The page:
Wide receiver (6)
In: DJ Chark, Amon-Ra St. Brown, Josh Reynolds, Kalif Raymond, Quintez Cephus, Tom Kennedy
Out: Trinity Benson, Maurice Alexander, Kalil Pimpleton
Injured: Jameson Williams
Thoughts: Due to another injury in camp, Cephus was more on the bubble than originally anticipated, but his size is a valuable asset to have on the roster if something were to happen to either Chark or Reynolds.
As for Kennedy, he’s unlikely to develop into a consistent contributor on offense, but it never hurts to reward that one guy who does everything right and gives maximum effort on every assignment.
Kennedy gets the final spot over Benson, who never fully clicked the way the Lions envisioned when they traded for him last September. He was unquestionably better after having a full offseason in the system, but he never established a defining skill as a receiver or on special teams.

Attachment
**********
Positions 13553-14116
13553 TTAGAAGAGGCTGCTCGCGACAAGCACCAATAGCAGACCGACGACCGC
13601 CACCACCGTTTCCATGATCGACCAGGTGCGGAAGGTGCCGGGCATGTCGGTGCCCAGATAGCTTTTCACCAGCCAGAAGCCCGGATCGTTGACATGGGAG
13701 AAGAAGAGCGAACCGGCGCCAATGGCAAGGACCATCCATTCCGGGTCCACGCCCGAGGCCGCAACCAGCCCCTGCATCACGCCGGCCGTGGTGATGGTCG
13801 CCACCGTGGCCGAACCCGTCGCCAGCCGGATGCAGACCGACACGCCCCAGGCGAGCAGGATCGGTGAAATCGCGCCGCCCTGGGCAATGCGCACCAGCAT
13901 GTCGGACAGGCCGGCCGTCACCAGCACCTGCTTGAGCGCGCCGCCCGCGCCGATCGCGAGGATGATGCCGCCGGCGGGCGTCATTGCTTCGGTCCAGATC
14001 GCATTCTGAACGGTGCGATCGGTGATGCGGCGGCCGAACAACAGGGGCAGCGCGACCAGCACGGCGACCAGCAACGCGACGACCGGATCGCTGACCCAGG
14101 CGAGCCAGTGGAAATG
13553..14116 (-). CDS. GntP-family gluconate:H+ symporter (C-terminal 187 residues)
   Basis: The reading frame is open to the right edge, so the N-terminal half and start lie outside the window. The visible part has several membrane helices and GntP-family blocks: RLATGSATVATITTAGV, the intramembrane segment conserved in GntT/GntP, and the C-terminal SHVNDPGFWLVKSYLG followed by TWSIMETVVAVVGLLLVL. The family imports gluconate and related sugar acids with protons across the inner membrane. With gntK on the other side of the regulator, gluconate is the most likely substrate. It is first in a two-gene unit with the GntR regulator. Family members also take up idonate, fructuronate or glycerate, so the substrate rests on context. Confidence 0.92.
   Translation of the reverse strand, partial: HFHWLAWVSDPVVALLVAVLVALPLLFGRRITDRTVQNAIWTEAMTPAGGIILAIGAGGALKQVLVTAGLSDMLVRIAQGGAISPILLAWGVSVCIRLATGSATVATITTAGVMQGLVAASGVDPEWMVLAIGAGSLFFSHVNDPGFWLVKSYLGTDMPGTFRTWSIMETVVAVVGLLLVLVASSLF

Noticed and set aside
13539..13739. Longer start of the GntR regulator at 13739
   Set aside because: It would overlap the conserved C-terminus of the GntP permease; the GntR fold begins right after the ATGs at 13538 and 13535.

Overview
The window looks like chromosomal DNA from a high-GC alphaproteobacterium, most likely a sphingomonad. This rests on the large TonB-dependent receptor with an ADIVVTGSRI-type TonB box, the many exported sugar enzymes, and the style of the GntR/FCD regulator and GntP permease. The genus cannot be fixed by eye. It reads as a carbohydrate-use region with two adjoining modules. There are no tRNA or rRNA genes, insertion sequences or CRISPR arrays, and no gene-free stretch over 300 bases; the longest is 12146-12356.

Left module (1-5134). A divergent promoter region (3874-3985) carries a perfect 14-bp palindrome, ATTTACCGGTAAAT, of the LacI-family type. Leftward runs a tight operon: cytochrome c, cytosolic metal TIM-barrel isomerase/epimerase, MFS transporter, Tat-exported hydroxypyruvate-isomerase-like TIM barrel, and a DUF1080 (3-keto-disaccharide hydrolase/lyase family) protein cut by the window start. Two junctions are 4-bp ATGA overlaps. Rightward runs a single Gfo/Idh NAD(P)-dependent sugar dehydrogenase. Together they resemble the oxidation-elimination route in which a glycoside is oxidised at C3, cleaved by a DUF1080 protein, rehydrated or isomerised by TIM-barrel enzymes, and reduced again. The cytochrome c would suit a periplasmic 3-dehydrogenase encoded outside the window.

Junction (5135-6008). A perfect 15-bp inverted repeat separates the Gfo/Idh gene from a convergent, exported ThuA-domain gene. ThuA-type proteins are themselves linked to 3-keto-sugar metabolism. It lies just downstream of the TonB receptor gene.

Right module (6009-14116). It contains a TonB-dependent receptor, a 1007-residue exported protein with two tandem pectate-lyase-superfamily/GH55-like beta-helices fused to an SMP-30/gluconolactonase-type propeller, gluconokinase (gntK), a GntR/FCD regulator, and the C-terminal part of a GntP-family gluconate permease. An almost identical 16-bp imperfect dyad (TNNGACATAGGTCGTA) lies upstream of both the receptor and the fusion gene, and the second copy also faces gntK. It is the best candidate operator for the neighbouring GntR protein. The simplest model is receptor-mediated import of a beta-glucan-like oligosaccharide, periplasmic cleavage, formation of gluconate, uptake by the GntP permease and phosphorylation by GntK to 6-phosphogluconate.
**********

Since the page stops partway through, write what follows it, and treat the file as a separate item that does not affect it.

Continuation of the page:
Tight end (4)
In: T.J. Hockenson, Brock Wright, Shane Zylstra, James Mitchell
Out: Devin Funchess, Derrick Deese Jr.
Thoughts: Mitchell is a work in progress after missing extensive time his first offseason while rehabbing his way back from last year’s torn ACL, but the rookie has supporters in the building. He probably won’t be active on game day anytime soon, but as long as the team can afford the roster spot, they’ll hold on and continue to develop the fifth-round draft pick.
The vastly improved Wright has been a near-lock for the roster for months, but he’ll probably have a little different role than expected with Cabinda sidelined for at least the first four games. Expect to see the former Notre Dame product lining up in the backfield, in more traditional fullback alignments, to begin the year.
As for Zylstra, he didn’t post big numbers in the preseason (six catches for 36 yards), but showed impressive development on the practice field, particularly as a receiving threat in the red zone. The former receiver’s size and speed should play on special teams.
Offensive line (8)
In: Taylor Decker, Penei Sewell, Jonah Jackson, Halapoulivaati Vaitai, Frank Ragnow, Evan Brown, Tommy Kraemer, Matt Nelson
Out: Logan Stenberg, Dan Skipper, Obinna Eze, Kevin Jarvis, Kendall Lamm, Darrin Paulo